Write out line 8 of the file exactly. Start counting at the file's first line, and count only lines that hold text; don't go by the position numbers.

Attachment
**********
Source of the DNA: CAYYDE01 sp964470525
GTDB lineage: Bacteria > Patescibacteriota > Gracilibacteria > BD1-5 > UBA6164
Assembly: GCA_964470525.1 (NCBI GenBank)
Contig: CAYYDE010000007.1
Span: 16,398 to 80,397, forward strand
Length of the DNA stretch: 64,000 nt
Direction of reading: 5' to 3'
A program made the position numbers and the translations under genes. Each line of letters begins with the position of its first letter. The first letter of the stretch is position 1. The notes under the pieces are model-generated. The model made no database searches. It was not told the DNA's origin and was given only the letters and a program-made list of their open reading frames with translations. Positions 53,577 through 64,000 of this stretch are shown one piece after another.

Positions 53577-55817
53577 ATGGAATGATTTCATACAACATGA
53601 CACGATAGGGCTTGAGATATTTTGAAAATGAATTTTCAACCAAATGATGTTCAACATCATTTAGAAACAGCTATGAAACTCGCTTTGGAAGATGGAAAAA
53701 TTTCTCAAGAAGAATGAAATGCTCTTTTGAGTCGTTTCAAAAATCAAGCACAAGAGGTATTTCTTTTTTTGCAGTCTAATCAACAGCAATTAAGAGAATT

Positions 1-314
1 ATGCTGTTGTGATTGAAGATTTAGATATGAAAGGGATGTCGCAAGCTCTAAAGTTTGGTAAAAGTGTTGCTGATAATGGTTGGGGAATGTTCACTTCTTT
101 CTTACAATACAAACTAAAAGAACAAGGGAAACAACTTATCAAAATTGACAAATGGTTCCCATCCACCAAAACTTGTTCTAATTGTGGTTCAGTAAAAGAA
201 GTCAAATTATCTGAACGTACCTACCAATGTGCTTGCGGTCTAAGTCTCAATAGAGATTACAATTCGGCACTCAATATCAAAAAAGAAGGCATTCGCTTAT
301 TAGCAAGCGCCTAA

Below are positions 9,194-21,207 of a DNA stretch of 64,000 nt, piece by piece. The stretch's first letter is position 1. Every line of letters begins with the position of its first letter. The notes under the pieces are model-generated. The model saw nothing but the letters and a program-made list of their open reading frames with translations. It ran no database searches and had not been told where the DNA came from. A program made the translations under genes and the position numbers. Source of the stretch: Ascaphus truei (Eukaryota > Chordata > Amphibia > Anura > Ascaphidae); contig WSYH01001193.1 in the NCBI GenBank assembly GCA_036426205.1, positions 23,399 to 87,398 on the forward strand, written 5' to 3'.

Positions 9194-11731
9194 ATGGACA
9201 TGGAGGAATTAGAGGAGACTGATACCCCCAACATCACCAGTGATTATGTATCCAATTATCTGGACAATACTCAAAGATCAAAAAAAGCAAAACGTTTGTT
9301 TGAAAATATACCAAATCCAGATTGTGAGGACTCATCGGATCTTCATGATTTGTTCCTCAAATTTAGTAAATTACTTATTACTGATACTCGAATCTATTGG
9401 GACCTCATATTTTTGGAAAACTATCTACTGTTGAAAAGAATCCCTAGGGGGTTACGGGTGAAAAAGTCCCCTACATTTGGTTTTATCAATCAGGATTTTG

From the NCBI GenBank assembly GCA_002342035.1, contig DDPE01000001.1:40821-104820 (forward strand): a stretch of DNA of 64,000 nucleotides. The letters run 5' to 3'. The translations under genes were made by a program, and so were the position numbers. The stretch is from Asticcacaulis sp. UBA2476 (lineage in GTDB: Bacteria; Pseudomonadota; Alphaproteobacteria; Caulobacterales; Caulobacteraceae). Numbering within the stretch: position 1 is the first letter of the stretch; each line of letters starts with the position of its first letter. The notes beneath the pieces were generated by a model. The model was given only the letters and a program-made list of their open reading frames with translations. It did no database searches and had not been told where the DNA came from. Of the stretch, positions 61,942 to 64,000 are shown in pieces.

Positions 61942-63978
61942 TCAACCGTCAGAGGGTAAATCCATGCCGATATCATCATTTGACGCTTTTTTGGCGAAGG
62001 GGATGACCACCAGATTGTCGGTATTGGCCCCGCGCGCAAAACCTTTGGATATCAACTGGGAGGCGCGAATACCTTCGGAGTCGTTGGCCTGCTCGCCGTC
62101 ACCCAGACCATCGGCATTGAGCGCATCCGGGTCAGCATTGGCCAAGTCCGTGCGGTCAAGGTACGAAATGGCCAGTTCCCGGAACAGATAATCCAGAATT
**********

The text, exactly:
A program made the position numbers and the translations under genes. Each line of letters begins with the position of its first letter. The first letter of the stretch is position 1. The notes under the pieces are model-generated. The model made no database searches. It was not told the DNA's origin and was given only the letters and a program-made list of their open reading frames with translations. Positions 53,577 through 64,000 of this stretch are shown one piece after another.